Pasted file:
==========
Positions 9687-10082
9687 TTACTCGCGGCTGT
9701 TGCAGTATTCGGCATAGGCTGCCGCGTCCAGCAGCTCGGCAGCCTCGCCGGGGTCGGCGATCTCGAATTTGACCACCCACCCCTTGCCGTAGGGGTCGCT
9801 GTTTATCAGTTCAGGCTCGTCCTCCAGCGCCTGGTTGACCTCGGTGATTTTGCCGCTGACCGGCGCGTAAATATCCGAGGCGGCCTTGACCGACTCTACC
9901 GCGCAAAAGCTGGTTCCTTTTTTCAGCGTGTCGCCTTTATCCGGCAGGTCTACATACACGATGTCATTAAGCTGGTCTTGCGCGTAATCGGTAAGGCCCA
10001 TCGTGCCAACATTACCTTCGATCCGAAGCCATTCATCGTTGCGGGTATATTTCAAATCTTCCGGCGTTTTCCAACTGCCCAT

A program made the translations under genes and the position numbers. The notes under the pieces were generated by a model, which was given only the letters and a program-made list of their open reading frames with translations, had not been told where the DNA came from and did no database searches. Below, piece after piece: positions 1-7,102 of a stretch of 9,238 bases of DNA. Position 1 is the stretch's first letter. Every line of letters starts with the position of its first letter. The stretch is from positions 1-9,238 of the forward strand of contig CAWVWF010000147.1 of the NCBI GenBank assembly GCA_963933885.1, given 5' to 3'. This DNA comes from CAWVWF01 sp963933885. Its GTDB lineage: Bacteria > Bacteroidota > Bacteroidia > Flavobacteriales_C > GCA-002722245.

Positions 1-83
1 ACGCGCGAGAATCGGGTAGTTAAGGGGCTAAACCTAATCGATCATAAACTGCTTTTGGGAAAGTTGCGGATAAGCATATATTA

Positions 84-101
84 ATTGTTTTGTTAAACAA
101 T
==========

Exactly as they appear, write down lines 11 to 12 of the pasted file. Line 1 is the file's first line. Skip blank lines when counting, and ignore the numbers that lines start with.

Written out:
84 ATTGTTTTGTTAAACAA
101 T